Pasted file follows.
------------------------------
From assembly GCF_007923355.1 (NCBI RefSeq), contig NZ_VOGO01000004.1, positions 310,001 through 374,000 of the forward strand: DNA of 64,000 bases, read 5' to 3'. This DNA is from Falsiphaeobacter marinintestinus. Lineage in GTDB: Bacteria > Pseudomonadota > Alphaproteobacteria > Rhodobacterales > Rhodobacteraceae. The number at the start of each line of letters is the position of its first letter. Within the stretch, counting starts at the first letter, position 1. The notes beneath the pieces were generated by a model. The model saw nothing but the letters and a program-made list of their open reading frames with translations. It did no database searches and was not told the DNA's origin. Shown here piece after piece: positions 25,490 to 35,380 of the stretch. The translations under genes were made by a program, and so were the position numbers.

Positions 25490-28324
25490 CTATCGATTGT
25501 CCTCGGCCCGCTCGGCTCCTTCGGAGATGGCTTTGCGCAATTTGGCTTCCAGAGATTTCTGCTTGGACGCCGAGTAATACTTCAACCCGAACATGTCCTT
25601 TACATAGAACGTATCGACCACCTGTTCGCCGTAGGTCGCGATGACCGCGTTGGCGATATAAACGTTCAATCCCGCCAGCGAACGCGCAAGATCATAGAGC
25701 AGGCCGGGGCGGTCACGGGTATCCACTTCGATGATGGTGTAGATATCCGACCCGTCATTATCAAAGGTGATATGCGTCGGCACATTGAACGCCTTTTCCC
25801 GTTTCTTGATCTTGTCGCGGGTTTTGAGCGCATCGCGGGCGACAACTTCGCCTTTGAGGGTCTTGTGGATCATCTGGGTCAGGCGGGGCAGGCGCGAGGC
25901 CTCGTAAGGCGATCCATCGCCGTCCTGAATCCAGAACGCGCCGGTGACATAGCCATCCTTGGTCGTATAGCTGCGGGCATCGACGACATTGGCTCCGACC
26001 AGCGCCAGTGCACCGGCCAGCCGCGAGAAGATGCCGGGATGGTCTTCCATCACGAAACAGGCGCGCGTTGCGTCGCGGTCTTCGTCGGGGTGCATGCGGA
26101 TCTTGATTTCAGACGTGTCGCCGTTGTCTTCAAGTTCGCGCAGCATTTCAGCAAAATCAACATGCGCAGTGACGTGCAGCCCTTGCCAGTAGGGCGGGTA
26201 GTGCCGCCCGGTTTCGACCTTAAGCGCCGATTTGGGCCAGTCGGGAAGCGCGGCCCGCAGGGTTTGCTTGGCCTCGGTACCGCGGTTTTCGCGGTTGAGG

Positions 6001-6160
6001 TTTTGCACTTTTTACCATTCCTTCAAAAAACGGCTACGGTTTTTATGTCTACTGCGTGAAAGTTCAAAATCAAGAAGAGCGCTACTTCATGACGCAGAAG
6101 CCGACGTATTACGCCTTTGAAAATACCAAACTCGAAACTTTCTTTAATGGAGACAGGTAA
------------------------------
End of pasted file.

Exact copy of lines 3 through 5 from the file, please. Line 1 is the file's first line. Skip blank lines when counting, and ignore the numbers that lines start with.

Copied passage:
25490 CTATCGATTGT
25501 CCTCGGCCCGCTCGGCTCCTTCGGAGATGGCTTTGCGCAATTTGGCTTCCAGAGATTTCTGCTTGGACGCCGAGTAATACTTCAACCCGAACATGTCCTT
25601 TACATAGAACGTATCGACCACCTGTTCGCCGTAGGTCGCGATGACCGCGTTGGCGATATAAACGTTCAATCCCGCCAGCGAACGCGCAAGATCATAGAGC